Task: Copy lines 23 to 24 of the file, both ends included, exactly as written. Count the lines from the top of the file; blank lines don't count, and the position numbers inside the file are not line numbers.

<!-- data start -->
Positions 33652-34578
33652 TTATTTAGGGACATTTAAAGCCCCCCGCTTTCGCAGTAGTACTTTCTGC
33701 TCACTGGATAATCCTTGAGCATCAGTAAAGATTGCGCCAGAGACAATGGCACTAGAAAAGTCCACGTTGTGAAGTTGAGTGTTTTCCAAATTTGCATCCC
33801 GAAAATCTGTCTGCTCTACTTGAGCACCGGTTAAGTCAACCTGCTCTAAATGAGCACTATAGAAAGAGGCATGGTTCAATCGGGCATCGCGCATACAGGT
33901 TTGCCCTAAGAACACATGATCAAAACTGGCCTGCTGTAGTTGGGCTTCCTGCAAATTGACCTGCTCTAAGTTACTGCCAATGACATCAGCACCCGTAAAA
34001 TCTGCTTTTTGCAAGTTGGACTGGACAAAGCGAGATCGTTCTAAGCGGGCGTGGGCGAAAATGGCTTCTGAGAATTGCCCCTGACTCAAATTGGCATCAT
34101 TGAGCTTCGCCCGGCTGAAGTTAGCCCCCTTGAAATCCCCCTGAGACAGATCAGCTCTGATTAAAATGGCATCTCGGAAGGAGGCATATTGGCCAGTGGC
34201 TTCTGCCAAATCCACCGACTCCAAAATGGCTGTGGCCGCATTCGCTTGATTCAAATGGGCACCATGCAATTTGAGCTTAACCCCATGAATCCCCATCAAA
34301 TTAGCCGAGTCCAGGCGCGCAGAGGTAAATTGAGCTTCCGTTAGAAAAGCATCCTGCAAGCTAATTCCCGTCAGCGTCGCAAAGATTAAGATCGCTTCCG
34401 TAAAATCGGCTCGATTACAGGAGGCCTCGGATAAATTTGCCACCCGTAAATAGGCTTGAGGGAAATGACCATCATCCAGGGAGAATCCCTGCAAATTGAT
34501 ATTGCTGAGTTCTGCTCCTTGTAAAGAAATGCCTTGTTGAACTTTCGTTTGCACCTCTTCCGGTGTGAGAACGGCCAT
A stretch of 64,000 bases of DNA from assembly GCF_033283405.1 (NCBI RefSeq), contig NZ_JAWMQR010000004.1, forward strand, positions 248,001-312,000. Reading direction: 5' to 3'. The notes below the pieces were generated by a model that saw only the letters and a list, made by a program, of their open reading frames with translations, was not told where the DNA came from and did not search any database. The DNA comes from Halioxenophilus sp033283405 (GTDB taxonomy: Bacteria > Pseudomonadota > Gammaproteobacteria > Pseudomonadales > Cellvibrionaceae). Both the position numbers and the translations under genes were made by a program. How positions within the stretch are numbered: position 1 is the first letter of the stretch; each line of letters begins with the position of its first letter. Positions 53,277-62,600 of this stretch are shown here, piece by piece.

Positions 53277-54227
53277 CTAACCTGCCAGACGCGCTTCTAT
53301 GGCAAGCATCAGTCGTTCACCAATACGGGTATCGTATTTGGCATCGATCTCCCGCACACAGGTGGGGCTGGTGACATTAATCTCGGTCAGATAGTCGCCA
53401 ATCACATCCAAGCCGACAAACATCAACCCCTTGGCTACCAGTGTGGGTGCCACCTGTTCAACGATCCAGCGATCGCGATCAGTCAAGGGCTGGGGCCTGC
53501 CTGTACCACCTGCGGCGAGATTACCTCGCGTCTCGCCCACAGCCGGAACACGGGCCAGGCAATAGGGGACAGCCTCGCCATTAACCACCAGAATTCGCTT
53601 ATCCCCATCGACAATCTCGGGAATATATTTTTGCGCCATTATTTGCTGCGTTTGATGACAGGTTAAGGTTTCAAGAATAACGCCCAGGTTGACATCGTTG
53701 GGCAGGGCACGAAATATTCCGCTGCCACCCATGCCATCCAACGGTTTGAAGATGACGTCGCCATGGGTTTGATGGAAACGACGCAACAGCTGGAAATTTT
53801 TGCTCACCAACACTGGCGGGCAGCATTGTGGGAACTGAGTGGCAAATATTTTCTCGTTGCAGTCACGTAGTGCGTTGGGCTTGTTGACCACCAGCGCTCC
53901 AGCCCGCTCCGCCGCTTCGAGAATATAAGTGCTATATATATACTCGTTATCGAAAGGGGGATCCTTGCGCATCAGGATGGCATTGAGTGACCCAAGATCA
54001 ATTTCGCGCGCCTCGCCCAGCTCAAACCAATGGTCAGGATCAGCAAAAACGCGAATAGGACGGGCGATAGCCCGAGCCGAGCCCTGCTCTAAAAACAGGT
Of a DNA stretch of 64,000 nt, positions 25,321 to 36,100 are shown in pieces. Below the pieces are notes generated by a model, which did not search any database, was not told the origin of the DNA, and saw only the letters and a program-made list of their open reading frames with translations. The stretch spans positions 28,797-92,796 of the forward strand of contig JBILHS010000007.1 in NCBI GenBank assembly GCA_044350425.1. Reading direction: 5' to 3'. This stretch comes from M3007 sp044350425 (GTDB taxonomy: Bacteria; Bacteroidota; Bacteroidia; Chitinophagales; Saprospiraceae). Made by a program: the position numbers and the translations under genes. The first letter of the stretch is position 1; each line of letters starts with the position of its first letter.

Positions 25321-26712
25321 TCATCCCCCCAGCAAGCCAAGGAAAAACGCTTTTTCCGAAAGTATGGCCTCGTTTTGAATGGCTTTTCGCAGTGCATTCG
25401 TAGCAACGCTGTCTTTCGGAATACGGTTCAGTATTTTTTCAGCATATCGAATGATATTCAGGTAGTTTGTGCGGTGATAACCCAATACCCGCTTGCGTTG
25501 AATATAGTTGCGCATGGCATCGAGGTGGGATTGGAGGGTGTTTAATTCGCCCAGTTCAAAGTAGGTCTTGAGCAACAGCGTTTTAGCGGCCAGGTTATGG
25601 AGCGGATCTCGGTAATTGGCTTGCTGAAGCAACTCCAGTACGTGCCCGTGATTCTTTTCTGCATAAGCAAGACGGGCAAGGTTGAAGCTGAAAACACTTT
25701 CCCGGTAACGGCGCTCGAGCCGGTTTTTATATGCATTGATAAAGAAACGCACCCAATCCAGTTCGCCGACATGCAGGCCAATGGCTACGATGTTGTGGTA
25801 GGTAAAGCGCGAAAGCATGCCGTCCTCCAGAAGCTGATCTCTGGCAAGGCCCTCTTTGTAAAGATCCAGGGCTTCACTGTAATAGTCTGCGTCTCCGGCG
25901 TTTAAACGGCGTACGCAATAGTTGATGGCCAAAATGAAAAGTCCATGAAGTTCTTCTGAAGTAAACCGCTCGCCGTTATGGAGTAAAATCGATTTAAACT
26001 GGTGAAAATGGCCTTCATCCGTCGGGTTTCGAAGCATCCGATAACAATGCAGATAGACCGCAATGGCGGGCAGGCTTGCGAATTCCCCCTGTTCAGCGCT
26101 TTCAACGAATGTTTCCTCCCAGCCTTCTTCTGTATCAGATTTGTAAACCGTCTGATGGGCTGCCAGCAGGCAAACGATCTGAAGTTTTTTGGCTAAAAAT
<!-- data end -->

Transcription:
Of a DNA stretch of 64,000 nt, positions 25,321 to 36,100 are shown in pieces. Below the pieces are notes generated by a model, which did not search any database, was not told the origin of the DNA, and saw only the letters and a program-made list of their open reading frames with translations. The stretch spans positions 28,797-92,796 of the forward strand of contig JBILHS010000007.1 in NCBI GenBank assembly GCA_044350425.1. Reading direction: 5' to 3'. This stretch comes from M3007 sp044350425 (GTDB taxonomy: Bacteria; Bacteroidota; Bacteroidia; Chitinophagales; Saprospiraceae). Made by a program: the position numbers and the translations under genes. The first letter of the stretch is position 1; each line of letters starts with the position of its first letter.

Positions 25321-26712